Brooklyn voter guide for the Tuesday midterms
You of course know that Tuesday is election day, so PLEASE go out and vote. If you’ve been paying attention you know there are lots of items on the ballot this time around, including three propositions.
New York Working Families Party recommends voting YES, YES, YES on the measures and we agree. You can see their full list of endorsements on their website.
To see if you’re registered, visit this voter lookup.
To find out where to vote and what’s on the ballot, Who’s on the Ballot.
A great explainer from @NY1 of what NYC’s (long) ballots will look like this year. Don’t forget to #flipyourballot and vote #yesyesyes on the all 3 questions! https://t.co/spwWA7GTFS https://t.co/e8Jyq7WIAa
— NY Working Families (@NYWFP) November 5, 2018
Gothamist has a breakdown of the three Propositions:
Prop 1 proponents argue that limiting campaign contributions reduces the likelihood that special interest groups with cash to spend can buy politicians, thereby lessening at least the appearance of corruption while simultaneously boosting the influence everyday people have on politics. Further, proponents expect that reforming our campaign finance laws will translate to government bodies that aren’t exclusively populated by independently wealthy people, and include demographics more representative of the constituency….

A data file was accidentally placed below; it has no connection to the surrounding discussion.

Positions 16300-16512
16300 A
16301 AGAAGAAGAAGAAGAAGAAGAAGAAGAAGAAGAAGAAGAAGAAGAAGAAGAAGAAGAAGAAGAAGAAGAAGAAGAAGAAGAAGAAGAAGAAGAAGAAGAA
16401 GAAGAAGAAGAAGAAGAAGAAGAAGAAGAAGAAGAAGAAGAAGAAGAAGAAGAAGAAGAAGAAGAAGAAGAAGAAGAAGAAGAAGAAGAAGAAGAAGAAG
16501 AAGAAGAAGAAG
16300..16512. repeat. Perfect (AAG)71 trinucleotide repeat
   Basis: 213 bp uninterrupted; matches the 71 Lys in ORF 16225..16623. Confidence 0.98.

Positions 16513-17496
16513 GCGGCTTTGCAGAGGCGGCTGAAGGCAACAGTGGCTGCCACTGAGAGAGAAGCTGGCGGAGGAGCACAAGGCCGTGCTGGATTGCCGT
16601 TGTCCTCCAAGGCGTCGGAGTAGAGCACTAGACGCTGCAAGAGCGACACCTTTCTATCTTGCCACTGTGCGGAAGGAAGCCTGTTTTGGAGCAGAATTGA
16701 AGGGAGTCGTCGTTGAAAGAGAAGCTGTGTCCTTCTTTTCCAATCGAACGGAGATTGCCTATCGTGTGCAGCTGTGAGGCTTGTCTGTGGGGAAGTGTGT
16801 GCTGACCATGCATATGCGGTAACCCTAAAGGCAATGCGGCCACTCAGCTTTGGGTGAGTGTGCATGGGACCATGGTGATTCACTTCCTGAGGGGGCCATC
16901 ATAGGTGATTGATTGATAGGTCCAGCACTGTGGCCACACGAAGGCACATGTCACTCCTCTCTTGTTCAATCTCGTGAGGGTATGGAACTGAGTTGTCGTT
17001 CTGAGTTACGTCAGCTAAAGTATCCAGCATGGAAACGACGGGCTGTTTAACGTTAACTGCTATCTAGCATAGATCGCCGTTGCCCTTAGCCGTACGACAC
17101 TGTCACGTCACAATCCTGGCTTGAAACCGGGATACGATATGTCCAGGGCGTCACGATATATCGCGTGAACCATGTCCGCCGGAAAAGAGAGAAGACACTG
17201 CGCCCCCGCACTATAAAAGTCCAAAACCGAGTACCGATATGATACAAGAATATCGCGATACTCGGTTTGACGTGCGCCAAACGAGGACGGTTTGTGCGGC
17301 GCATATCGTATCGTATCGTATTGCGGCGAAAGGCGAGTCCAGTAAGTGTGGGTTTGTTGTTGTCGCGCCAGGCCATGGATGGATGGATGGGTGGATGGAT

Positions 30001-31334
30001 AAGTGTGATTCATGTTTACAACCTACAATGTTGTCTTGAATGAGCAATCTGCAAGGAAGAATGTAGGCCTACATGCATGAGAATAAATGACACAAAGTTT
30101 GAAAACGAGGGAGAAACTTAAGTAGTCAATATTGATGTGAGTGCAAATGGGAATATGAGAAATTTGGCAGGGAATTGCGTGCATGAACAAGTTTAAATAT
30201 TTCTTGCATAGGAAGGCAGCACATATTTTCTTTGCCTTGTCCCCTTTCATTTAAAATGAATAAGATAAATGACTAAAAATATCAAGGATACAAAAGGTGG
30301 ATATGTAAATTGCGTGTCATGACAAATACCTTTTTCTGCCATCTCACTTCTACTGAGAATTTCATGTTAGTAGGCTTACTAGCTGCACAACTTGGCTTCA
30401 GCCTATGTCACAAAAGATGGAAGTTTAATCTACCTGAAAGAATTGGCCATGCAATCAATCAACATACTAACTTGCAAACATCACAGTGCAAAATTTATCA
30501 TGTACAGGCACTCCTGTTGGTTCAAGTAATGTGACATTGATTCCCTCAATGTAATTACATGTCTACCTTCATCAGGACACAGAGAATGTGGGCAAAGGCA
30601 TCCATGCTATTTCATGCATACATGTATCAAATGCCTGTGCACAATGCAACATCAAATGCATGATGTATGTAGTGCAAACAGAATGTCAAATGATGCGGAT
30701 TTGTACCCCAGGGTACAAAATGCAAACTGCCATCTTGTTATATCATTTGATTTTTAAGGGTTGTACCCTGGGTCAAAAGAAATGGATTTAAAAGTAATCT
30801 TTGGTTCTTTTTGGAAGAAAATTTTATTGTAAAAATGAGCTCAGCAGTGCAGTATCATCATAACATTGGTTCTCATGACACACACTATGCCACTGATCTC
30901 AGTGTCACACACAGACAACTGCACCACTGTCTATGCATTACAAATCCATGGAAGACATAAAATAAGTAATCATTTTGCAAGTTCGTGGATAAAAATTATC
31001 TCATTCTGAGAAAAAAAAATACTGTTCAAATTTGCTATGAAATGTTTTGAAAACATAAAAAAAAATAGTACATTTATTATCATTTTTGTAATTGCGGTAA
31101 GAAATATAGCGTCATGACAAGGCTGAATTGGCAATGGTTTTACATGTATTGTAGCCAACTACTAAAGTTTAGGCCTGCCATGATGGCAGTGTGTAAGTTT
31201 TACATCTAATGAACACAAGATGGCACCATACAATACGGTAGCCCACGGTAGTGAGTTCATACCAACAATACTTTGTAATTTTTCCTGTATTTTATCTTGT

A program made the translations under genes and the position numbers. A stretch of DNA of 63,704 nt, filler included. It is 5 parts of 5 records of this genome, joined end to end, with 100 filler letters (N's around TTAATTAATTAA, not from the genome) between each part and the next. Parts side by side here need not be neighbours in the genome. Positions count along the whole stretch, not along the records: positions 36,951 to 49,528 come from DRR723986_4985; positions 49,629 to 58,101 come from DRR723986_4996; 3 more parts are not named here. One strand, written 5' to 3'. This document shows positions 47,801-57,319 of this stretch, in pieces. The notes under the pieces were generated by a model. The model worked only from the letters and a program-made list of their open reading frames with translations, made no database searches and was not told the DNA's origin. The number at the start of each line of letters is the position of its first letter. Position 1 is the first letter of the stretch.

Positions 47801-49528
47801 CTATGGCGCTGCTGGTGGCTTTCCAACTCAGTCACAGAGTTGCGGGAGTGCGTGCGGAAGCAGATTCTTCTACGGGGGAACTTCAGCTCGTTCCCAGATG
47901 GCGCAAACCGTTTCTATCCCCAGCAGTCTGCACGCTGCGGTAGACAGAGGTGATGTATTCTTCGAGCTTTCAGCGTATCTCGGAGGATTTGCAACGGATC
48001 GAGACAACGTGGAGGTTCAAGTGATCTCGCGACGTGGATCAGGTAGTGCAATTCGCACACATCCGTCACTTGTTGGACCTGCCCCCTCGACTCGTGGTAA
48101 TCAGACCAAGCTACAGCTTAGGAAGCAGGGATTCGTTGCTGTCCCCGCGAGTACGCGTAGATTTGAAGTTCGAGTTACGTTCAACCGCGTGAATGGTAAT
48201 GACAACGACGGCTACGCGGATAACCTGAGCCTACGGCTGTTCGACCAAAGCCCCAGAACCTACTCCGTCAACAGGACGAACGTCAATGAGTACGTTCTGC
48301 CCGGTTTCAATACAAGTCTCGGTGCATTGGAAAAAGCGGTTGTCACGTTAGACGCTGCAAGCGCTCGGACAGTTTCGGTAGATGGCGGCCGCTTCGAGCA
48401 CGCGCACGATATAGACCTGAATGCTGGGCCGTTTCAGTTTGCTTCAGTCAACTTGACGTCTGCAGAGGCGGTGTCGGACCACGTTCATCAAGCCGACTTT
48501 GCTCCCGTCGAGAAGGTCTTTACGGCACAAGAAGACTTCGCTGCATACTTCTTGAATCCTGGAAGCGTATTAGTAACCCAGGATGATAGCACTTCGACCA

Proposal 2, meanwhile, centers on the creation of a 15-person Civic Engagement Commission that would put in place a participatory budgeting program across the city by 2020, so people can help decide how the city council spends some of their money….
Finally, Proposal 3 concerns community boards: chiefly, how long members can serve. New York City’s 59 community boards advise the borough presidents and other elected officials, and as things stand, a board member may be reappointed to their two-year terms into infinity. Prop 3 would limit them to four consecutive terms, and further, it would force borough presidents “to seek out persons of diverse backgrounds in making appointments to community boards.” Proponents maintain that community boards should reflect the communities they represent, thus the need for a more representative panel, and to eliminate the possibility that the same few people will continue to sit in their seat forever.
And don’t forget to Flip Your Ballot!
If you’re eligible to vote, please turn out on Tuesday between 6am and 9pm and remember to #FlipYourBallot. Decisions are made by those who show up, so this is your chance to speak your mind. Head to https://t.co/EJhQZ3CtEk to make your voting plan today. pic.twitter.com/SDAGcfvjE3
— Mayor Bill de Blasio (@NYCMayor) November 3, 2018